Goodnight Sun

August 26, 2017

As most Americans probably know, the continental United States witnessed a solar eclipse last Monday. Not only are solar eclipses awe-inspiring and amazing to see by everyone, but they are also significant to science. Total solar eclipses allow the corona and chromosphere, the two outermost layers of the sun’s atmosphere, to be viewed. The corona looks like a white halo around the sun.

 

Normally, only the photosphere can be observed, which is the sun’s yellow surface. Because this light is much more intense than that of the atmosphere, it makes the outer layers very difficult to observe under normal conditions. The chromosphere is a thin layer of atmosphere that is just below the corona and above the photosphere. It looks like a crimson ring around the sun’s border and is viewable during eclipses and with sophisticated telescopes. During a solar eclipse, the moon blocks out the light of the photosphere, which makes the dim atmosphere visible.

 

Although scientists use certain technology to try and replicate the effects of eclipses, there are still parts of the sun’s atmosphere that can only be seen during true eclipses.

 

Unfortunately, the locations from which a total solar eclipse can be observed are limited. Some locations can see a partial solar eclipse, but many cannot see anything at all. Last Monday’s eclipse was visible in totality for many American cities, but most of them only got to see a partial solar eclipse. While partial eclipses are also fascinating, they do not provide the same experience of being able to look at the Sun while it is completely covered by the Moon, meanwhile everything around you is dark. Because of this, there are people who travel around to view solar eclipses in totality, and this is often necessary to get the best view.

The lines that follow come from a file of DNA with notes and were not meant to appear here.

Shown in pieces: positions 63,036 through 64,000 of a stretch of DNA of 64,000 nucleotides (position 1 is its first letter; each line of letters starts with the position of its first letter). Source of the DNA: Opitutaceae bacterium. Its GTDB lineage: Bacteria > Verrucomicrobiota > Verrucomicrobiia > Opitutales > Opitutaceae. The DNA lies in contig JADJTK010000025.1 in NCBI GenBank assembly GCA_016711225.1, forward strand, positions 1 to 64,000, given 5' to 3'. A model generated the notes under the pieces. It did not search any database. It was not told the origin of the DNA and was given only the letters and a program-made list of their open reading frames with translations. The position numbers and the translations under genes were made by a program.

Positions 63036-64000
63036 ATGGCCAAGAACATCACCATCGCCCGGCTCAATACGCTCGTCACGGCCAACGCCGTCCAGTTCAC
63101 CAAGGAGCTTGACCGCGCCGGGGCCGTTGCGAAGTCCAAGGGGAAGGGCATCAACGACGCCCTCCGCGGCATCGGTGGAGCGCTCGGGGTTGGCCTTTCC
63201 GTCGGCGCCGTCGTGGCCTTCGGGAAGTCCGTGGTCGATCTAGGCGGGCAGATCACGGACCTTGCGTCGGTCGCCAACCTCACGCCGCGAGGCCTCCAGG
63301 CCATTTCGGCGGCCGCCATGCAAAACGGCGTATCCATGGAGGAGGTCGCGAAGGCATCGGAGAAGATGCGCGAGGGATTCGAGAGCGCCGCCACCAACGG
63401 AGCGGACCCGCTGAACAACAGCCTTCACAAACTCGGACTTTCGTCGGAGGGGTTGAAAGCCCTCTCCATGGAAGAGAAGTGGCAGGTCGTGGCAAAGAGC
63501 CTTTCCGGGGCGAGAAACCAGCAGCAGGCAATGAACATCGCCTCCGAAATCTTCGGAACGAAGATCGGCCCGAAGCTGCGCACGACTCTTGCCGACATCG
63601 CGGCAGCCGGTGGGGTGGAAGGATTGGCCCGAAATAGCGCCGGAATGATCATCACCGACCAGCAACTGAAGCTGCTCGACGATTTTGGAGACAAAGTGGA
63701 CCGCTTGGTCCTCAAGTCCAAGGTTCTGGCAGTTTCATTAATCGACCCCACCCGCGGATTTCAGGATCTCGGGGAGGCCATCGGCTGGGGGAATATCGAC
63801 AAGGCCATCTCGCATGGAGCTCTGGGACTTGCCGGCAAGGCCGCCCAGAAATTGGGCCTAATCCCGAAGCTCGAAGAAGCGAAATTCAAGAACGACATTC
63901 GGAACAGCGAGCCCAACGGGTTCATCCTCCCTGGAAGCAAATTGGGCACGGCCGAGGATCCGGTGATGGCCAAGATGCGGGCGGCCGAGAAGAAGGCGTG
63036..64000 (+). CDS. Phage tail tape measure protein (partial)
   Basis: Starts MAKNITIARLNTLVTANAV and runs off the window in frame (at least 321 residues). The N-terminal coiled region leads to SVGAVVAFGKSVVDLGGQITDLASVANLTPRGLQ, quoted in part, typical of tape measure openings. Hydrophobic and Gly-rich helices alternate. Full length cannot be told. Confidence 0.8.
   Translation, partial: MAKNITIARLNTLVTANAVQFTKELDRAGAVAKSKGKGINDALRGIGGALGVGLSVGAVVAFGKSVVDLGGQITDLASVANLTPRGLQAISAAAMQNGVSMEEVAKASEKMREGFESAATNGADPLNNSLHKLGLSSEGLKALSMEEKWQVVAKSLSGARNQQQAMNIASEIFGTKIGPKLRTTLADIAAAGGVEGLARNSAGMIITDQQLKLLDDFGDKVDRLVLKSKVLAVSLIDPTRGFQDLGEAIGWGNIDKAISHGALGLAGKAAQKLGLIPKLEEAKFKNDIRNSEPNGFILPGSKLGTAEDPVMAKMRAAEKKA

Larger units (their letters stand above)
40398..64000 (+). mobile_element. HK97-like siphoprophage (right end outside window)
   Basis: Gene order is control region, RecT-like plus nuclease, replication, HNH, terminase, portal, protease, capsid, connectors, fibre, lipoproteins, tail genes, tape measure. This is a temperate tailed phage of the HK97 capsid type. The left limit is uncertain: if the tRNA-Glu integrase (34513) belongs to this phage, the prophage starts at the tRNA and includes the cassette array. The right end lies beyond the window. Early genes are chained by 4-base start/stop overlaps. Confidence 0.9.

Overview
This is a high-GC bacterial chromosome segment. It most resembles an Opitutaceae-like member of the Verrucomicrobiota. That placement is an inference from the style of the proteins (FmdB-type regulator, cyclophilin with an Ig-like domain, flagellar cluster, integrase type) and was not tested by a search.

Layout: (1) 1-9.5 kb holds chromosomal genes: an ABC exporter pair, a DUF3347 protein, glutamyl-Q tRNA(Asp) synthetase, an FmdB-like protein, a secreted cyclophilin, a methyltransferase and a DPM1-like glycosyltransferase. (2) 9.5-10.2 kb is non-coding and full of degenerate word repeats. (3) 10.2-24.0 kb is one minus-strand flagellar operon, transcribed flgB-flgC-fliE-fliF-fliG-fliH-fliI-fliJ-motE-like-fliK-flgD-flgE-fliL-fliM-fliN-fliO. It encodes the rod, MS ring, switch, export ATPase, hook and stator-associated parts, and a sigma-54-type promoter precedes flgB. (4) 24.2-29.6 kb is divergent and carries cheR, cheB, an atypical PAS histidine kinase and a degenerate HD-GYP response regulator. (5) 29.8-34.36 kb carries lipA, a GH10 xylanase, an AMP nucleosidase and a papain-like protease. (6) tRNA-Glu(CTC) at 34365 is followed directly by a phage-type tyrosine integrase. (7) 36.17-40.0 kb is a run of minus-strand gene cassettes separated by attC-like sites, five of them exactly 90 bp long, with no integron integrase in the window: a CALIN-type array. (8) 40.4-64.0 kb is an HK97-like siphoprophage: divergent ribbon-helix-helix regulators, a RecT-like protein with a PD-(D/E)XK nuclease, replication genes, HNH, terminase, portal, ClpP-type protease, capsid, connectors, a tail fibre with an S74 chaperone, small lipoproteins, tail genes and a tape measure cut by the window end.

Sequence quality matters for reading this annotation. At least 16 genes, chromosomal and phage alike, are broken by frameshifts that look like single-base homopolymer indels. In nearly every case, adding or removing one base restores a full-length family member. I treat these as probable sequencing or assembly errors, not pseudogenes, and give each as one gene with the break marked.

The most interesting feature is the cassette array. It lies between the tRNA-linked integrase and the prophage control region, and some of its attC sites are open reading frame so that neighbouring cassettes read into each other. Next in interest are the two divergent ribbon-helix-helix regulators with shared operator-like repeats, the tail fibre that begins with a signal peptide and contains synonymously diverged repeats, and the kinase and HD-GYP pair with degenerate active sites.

Scientists also place eclipse observing equipment in the locations to get the best data, so it is important for them to know what the path of totality will be. The next upcoming eclipse is in 2019. Its path of totality will pass mainly over the Pacific Ocean but will also be visible to some parts of South America. At the end of 2019, a solar eclipse will be visible from parts of Saudi Arabia, India, and some Pacific islands.

 

 

 

A 2020 eclipse will make its way across Africa and Asia and will be visible from many cities in China. A 2023 eclipse will be visible from the western and southern United States along with parts of Central and South America. The 2024 eclipse will start in the south of the United States and travel northeast, giving many northeastern cities a great view of the eclipse. Even if you missed this one, there will be other opportunities to witness solar eclipses. If you’re lucky you may even be in the path of totality and get to watch as the moon appears to erase the Sun from existence.

Sources:

https://eclipse2017.nasa.gov/sun

https://www.timeanddate.com/eclipse/list.html

 

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